Each week, Crowell & Moring’s State Attorneys General team highlights significant actions that State AGs have taken. Here are this week’s updates.


  • A bipartisan coalition of 49 attorneys general is asking the Federal Trade Commission (“FTC”) to adopt a broad rule targeting impersonation scams. These scams may take a variety of forms, including government entity impersonation, business impersonation, and person-to-person scams. The coalition is specifically asking the FTC to, among other things, provide clarity on what impersonation is, allow states to enforce their own laws against impersonation, and increase options for states to collaborate with the FTC against imposters.
  • A multistate action led by Minnesota Attorney General Ellison secured a settlement with the current owners of Argosy University’s student debt, canceling almost $2.1 million in student debt from the school’s 12 United States campuses. The agreement resolves allegations that the university used deceptive marketing and recruitment methods, including misrepresenting itself as nonprofit. The agreement also prohibits negative credit reporting against and further collection from the affected students.
  • A multistate coalition of attorneys general sent a letter to the U.S. Department of Energy, asking it to update its “petroleum equivalency factor,” which decides how to account for electric vehicles when considering automobile makers’ average fleetwide fuel economy as part of the Corporate Average Fuel Economy program. Currently, the coalition believes that the standard is too easy to meet.
  • A coalition of 14 state attorneys general filed a lawsuit against the U.S.  Environmental Protection Agency’s proposed regulatory rule which would increase greenhouse gas emissions standards for light trucks and vehicles. The coalition is concerned, among other things, with the rule’s potential effect on state economies.


  • California Attorney General Bonta announced the arrests of 14 individuals charged in connection with hospice companies New Hope Hospice, Inc. and Sterling Hospice Care, Inc., which allegedly stole over $4.2 million from the federal and state Medicare programs. For example, the defendants allegedly enrolled individuals who were not terminally ill into hospice care, many times without the individuals’ knowledge or consent.


  • Colorado Attorney General Weiser announced a lawsuit against 15 companies that make a firefighting foam that contains polyfluoroalkyl substances, alleging that these companies knew or should have known of the harmful effect of these substances on the environment and individuals’ health. The lawsuit seeks a court order requiring the companies to pay for all costs to investigate the presence of and clean up contamination caused by these substances.


  • Florida Attorney General Moody announced that her office and the U.S. Federal Trade Commission obtained court orders prohibiting the operators of an alleged telemarketing credit card interest rate lowering scam from working in the debt-relief space. The complaint had alleged that the defendants promised through telemarketing calls to reduce or lower credit card interest rates, when these claims were false or unsubstantiated and, in some cases, left consumers more in debt.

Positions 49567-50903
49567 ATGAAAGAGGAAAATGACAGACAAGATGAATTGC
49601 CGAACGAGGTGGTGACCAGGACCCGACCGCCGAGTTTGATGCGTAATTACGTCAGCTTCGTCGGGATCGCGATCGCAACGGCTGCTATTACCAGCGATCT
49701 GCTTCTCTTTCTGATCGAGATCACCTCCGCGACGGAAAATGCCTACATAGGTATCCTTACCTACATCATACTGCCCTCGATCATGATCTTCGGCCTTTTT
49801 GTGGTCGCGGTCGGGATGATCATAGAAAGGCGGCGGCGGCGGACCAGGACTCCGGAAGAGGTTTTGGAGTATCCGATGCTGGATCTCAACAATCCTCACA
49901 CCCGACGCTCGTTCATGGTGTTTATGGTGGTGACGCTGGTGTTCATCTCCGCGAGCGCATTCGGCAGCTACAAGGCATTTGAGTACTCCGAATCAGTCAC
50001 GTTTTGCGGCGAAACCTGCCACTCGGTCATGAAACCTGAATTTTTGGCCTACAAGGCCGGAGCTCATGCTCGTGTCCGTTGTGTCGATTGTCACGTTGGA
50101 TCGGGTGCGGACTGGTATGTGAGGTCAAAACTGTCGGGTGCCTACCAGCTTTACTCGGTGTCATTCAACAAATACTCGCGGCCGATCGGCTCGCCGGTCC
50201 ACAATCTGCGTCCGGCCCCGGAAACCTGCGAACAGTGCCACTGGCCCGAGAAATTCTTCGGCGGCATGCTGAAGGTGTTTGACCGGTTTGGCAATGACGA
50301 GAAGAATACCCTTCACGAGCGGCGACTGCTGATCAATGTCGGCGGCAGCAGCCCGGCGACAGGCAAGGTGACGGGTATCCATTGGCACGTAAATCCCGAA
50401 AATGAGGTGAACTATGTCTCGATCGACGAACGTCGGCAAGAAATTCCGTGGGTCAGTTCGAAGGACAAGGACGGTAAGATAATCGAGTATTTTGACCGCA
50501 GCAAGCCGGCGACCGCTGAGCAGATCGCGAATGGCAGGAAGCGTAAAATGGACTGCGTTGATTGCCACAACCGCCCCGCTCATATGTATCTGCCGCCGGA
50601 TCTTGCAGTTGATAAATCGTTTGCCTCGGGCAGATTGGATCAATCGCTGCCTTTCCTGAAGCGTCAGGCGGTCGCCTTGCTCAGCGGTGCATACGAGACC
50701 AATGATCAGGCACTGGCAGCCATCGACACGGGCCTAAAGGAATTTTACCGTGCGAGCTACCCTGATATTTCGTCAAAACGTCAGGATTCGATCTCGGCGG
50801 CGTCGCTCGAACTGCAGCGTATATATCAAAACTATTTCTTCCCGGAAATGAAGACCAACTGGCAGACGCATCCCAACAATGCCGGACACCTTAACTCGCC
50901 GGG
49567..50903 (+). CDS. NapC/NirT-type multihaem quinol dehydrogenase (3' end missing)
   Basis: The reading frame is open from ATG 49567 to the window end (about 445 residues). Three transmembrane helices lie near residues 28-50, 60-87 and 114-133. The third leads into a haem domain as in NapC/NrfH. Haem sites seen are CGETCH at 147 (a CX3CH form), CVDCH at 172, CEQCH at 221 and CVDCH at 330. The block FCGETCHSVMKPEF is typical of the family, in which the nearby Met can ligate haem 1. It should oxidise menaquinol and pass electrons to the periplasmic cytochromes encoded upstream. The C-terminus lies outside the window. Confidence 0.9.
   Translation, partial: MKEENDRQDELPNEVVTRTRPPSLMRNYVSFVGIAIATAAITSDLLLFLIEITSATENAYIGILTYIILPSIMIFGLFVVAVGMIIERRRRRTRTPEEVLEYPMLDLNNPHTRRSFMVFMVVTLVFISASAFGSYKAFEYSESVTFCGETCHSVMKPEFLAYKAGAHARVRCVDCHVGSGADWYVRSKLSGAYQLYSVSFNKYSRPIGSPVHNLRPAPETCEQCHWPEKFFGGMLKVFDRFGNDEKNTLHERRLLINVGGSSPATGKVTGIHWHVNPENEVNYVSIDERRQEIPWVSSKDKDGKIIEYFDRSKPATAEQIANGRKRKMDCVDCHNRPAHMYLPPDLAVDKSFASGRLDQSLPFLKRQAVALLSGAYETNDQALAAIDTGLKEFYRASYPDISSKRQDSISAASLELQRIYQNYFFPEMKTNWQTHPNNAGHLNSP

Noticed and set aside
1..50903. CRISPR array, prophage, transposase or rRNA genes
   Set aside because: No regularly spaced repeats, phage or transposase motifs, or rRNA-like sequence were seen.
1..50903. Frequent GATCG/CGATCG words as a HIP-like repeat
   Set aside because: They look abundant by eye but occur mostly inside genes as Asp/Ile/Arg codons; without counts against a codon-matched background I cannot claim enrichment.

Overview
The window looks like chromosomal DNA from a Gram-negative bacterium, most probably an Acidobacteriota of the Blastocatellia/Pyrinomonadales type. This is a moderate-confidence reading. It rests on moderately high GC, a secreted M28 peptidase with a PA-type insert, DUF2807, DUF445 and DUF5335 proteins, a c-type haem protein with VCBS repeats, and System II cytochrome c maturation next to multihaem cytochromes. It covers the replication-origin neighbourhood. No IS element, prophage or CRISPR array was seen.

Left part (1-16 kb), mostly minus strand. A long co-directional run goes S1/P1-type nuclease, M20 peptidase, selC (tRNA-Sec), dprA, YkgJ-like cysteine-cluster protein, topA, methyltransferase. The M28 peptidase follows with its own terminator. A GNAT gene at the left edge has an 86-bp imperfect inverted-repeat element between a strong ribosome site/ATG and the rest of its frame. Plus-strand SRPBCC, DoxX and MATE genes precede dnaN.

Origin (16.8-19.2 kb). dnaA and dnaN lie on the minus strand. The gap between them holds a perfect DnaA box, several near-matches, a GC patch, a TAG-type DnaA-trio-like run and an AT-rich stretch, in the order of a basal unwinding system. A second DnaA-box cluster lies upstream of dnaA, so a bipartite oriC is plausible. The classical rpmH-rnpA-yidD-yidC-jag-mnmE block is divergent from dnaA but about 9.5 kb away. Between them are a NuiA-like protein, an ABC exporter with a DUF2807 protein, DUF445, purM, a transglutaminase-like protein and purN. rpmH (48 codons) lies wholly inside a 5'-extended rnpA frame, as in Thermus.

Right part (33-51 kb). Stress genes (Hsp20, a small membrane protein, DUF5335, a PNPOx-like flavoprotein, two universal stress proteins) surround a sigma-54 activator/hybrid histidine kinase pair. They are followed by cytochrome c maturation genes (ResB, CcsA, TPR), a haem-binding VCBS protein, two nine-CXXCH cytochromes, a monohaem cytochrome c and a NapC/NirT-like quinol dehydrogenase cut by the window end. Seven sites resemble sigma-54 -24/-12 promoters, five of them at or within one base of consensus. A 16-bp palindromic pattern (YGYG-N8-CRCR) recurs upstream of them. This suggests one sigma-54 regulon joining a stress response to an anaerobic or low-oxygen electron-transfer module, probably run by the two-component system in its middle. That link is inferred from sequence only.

• Iowa Attorney General Miller announced that his office is scrutinizing unprecedented price increases for fertilizer. These price increases are affecting farmers, and the Iowa Corn Growers Association has asked Attorney General Miller to investigate their cause.


  • Michigan Attorney General Nessel’s office announced that Attorney General Nessel will argue before the Michigan Supreme Court that the Elliott-Larsen Civil Rights Act bars discrimination based on an individual’s sexual orientation.


  • Montana Attorney General Knudsen announced an investigation into social media company TikTok for potential violations of the Montana Unfair Trade Practices and Consumer Protection Act. For example, the company potentially intentionally distributed a dangerous product without providing sufficient warnings and publicly misrepresented the safety of its product.

New York

  • New York Attorney General James announced a $2.25 million settlement against a Brooklyn landlord, resolving allegations of illegal evictions and unlawful short-term rental operations. Under the settlement, the property will be converted into affordable housing.
  • New York Attorney General James sent a letter to Consolidated Edison Company of New York, Inc., seeking an explanation of why consumers’ energy bills have been unexpectedly high. Attorney General James is particularly concerned about consumers who have seen over double the cost increase from their bills last year for the same amount of energy usage.
  • New York Attorney General James announced that her office recovered over $1 million from live theater company Westchester Broadway Theater for those who bought tickets to performances that were cancelled due to the pandemic.
  • New York Attorney General James sent a letter to U.S. Secretary of Commerce Raimondo and Acting Director of the National Weather Service Erickson, seeking increased language accessibility for severe weather alerts. Severe weather alerts are currently only available in English and Spanish, and Attorney General James is asking for them to also be issued in Chinese, Russian, French Creole, Bengali, and Korean.


  • Washington Attorney General Ferguson announced a lawsuit against several hospitals and state facilities, alleging that they failed to ensure that eligible low-income individuals would receive their legally mandated discounts and aggressively collected from low-income individuals who were eligible for charity care financial assistance. The lawsuit seeks restitution, refunds, and civil penalties.